‘Tis the season to give and receive, but did you know that this can have significant consequences if you need to apply for Medicaid in the next three to five years? Can gifts impact Medicaid eligibility? Yes, this can have impacts for both the giver and receiver.
Regarding the gift giver, it should be noted that the IRS allows a tax-free annual gift of fifteen thousand dollars per person with an unlimited amount of donees. In other words, a wealthy donor could gift away over a million tax free dollars per year by gifting a hundred different people the maximum fifteen thousand dollars.
It can be vital, however, to understand these are tax laws and Medicaid takes a different stance on gifting in terms of Medicaid eligibility. When a person’s assets are reviewed for Medicaid eligibility, this includes a “Look-Back” period of thirty to sixty months, depending upon the state. If it is discovered that the Medicaid applicant has gifted money in order to be eligible for Medicaid, the penalty is Medicaid ineligibility. The length of time of ineligibility is determined by the amount of the gift and the average cost of a private pay nursing home in the area.
A person deemed ineligible for Medicaid due to gift giving has some options. It is possible for the gifter to collect the gift back, or reimbursement, in order to “un-do” the penalty. Even if possession of the money makes them ineligible for Medicaid, they can spend it down by temporarily paying for long-term care or making a home modification related to their disability until they reach eligibility status. There may also be a possibility of an undue hardship waiver, if Medicaid ineligibility will cause the person to go without medical care, food or shelter.
There may also be important impacts on the gift receiver. All states have an asset limit to be Medicaid eligible and it is not very high. In fact, many states have limits falling in the range of fifteen hundred to two thousand dollars. Even a small gift can push a Medicaid recipient over the eligibility limit. Any gift received must be spent within a month in order to avoid affecting Medicaid eligibility. A Medicaid recipient has options if they receive a gift. They can pay off debt, purchase a funeral trust or a Medicaid eligible annuity. If money is received before applying for Medicaid, the money can also be spent down in a similar fashion.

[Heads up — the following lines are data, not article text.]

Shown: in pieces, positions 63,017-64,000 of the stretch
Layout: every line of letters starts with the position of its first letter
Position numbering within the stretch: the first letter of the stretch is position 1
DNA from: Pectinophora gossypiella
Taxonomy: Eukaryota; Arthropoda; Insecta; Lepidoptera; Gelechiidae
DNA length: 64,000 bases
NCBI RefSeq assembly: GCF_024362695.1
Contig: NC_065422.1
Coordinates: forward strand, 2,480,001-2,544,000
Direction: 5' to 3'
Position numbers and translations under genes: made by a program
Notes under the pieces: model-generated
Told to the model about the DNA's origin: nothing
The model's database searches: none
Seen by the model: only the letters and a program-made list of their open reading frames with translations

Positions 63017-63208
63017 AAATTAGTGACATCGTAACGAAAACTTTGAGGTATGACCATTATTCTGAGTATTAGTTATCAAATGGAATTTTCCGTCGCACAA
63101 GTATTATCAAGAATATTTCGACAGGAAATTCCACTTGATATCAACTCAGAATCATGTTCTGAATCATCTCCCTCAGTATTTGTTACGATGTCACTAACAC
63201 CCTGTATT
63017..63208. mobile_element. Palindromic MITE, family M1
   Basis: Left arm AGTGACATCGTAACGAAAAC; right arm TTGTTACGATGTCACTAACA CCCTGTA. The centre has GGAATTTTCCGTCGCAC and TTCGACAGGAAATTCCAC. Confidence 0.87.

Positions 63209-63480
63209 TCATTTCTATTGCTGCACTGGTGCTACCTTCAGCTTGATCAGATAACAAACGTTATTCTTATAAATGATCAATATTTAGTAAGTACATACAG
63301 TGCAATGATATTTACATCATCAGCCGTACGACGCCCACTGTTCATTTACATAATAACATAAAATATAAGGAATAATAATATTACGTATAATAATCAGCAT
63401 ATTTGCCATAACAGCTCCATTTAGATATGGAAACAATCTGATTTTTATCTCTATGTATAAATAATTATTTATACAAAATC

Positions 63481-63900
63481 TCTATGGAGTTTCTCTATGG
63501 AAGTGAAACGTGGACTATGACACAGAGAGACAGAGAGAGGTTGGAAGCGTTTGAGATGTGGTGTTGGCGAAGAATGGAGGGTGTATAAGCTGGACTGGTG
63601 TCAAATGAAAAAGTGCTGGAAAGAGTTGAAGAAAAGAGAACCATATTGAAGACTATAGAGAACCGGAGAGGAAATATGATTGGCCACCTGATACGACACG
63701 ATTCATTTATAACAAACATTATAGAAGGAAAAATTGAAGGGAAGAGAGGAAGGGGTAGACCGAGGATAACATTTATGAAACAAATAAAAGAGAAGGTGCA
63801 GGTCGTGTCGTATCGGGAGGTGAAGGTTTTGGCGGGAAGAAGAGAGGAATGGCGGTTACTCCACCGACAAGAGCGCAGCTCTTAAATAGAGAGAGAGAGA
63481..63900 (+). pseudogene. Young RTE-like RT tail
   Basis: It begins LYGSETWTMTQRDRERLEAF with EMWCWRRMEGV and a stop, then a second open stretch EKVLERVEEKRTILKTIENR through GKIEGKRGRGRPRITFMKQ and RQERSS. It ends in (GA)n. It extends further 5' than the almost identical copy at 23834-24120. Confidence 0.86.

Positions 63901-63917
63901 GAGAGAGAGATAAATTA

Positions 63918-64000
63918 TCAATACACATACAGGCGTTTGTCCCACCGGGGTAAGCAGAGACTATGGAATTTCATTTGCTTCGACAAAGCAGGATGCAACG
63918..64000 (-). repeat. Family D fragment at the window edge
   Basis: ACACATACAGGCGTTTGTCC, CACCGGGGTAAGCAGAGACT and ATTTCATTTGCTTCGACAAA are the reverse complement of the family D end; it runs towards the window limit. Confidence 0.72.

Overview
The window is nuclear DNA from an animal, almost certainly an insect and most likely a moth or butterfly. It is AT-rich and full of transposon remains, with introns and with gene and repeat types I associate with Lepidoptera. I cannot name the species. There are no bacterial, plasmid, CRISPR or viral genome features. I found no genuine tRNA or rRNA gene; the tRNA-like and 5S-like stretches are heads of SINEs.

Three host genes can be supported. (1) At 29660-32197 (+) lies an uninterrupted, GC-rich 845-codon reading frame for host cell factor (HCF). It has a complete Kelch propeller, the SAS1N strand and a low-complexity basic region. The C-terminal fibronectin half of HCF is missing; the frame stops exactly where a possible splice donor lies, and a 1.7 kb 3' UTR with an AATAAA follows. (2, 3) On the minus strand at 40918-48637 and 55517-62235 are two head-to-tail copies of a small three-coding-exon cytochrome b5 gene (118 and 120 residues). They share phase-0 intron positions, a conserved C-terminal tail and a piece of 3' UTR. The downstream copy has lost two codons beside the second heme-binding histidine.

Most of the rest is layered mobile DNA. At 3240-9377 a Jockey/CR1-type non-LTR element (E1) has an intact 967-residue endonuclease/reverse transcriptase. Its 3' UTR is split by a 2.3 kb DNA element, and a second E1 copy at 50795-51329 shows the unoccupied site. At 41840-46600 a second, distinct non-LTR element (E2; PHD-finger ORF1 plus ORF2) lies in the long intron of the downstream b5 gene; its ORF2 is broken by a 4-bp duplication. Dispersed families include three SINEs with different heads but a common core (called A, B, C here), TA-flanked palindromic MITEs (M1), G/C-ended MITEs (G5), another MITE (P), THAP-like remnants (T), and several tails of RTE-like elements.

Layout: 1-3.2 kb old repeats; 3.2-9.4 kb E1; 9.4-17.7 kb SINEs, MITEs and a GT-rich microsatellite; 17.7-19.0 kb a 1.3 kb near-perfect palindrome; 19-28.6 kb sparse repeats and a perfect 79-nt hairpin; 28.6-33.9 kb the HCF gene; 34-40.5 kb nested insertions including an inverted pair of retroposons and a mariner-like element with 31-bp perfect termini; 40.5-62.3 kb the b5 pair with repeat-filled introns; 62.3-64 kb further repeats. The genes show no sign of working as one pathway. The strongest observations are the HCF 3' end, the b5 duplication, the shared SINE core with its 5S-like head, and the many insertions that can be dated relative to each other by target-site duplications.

If you will be giving or receiving money or other assets this holiday season and anticipate this may impact your Medicaid eligibility or someone else’s, contact our office to discuss your options.
At any given time, the majority of elder caregiving is performed by family members. Often, though, the elder’s health declines to the point that paid outside care services can be required for him or her. Whether due to an illness, like Alzheimer’s Disease, a debilitating injury or simply old age, the demands of elder health care can exceed even the most dedicated family caregiver’s capacity to give.
Shifting to paid care can be emotionally difficult, even when it is obvious that it is in an elder loved one’s best interest. A healthy transition can induce feelings of failure and guilt, especially if a senior loved one values his or her independence and resists.
Statements like, “I don’t need any help,” or, “I don’t want a stranger in my house,” can be crushing when you are trying to help. Just like a parent looks after the best interests of a young child, an adult child may need to look after the best interests of his or her elder parent.
Let us share a few suggestions for you to consider when launching into a paid caregiver dynamic: